How Boer War camps brought a new breed to the game

The Rugby Paper - - Feature -

BRI­TISH Pris­oner of War camps on St He­lena in the mid-At­lantic and even more so in Sri Lanka played a sur­pris­ingly big role in the de­vel­op­ment of South African rugby.

Be­fore the Sec­ond Boer War (18991902) rugby in south­ern Africa was very much the game of the English­s­peak­ing set­tlers on the coast in Cape Town and Dur­ban, and the Boer elite in the thriv­ing gold city of Jo­han­nes­burg. It was not played in ru­ral Boer ar­eas and was vir­tu­ally un­known in the Free State.

Come the con­flict and the Boer mili­tia was com­prised mainly of those ru­ral set­tlers from Transvaal and the Free State, and 24,000 of them were cap­tured and sent to Bri­tish POW camps, no­tably at St He­lena and Sri Lanka (then known as Cey­lon).

At the two camps on St He­lena, Dead­wood and Broad­bot­tom, rugby fa­natic Som­mie Morkel – who was to tour Bri­tain and France with the 1906-7 Spring­boks – was one of the pris­on­ers and, once a Dutch Red Cross con­sign­ment had ar­rived, in­clud­ing eight rugby balls, he set about teach­ing his many non-rugby play­ing com­pa­tri­ots the game.

With no chance of escape from the re­mote is­land, the Bo­ers were al­lowed plenty of leisure time and quickly took to the phys­i­cal­ity of the game and be­fore long weekly in­ter-camp games and matches against the gar­ri­son were be­ing or­gan­ised.

As the Boer War in­ten­si­fied and the num­ber of pris­on­ers in­creased, St He­lena be­came over­crowded and the Bri­tish started trans­port­ing Boer pris­on­ers to camps in In­dia and Sri Lanka. It was in the lat­ter, with a longer wet sea­son and more turf to play on, that rugby was again adopted as the game of choice in the five camps.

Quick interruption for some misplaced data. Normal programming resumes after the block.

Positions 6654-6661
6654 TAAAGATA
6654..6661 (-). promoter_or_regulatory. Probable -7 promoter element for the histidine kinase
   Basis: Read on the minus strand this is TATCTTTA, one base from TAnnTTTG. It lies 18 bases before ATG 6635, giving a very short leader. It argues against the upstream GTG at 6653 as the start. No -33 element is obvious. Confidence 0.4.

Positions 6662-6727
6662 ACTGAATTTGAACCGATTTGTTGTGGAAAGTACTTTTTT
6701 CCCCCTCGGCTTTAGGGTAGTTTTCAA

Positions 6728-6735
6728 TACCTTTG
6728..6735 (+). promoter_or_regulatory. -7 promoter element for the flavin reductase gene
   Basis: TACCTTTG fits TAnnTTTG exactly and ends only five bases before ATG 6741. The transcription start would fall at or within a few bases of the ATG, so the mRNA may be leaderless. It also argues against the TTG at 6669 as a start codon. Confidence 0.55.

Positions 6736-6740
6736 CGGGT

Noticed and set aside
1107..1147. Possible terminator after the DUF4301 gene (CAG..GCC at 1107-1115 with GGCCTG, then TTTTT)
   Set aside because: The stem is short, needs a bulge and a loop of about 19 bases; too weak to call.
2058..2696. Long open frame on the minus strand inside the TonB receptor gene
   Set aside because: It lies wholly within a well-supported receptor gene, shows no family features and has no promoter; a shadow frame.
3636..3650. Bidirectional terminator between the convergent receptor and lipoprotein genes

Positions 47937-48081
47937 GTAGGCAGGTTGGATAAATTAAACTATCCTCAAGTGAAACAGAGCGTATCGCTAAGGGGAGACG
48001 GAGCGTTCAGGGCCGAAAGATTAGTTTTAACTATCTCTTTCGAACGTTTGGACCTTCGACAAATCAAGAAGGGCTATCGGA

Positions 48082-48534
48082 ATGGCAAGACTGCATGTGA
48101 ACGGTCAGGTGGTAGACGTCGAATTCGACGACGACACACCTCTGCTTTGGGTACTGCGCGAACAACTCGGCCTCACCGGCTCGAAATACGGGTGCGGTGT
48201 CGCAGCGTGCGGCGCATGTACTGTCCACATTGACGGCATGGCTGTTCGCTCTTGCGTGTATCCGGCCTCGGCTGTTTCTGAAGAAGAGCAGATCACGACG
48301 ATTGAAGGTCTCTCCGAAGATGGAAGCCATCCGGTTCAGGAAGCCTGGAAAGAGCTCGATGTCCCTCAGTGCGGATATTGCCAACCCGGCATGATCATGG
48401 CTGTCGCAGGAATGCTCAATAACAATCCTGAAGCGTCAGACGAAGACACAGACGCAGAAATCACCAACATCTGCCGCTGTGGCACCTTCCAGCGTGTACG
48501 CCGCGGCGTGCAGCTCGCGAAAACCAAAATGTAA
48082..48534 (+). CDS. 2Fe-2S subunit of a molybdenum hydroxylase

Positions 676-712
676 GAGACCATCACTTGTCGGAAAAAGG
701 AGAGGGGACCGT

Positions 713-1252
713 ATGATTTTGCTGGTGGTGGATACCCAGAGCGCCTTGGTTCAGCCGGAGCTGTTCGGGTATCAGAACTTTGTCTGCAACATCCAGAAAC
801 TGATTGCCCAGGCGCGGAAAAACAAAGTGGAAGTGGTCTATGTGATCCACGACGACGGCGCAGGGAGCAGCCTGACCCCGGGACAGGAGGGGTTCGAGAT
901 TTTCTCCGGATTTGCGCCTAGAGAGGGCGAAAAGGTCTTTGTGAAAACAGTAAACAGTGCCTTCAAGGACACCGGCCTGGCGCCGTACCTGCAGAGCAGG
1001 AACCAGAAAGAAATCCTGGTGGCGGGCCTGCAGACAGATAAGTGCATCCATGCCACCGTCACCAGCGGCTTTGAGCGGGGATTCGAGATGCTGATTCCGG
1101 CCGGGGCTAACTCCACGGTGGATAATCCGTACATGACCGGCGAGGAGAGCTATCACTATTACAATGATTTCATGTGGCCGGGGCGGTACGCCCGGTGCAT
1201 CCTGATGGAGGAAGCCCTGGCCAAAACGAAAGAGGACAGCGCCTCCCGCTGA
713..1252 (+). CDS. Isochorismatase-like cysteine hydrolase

The epi cen­tre of the rugby revo­lu­tion was the large camp at Diy­ata­lawa, with its 4,000 ‘res­i­dents’ where there were matches six days a week with reg­u­lar ‘Test’ matches be­tween Transvaal and the Free State be­com­ing a reg­u­lar fea­ture of camp life at­tract­ing crowds of more than 1,500 spec­ta­tors, while there were also chal­lenge matches against the gar­ri­son reg­i­ment, the Glouces­ter’s.

It was as a teenager at the Diy­ata­lawa that fu­ture Spring­bok Koot Rey­necke, pre­vi­ously a stranger to the game, learnt how to play rugby.

Within months of the war end­ing and the pris­on­ers re­turn­ing, new clubs were be­ing formed in Bloem­fontein and through­out the Free State and when Mark Mor­ri­son’s Lions of 1903 ar­rived they found the op­po­si­tion much tougher in the Afrikaaner heart­lands, los­ing twice to Transvaal and scrap­ing a 17-16 win against Or­ange River County in Bloem­fontein.

POW camps had ex­posed rugby to a rugged breed of South Africans who quickly made the Spring­boks into one of the most pow­er­ful rugby na­tions on earth.

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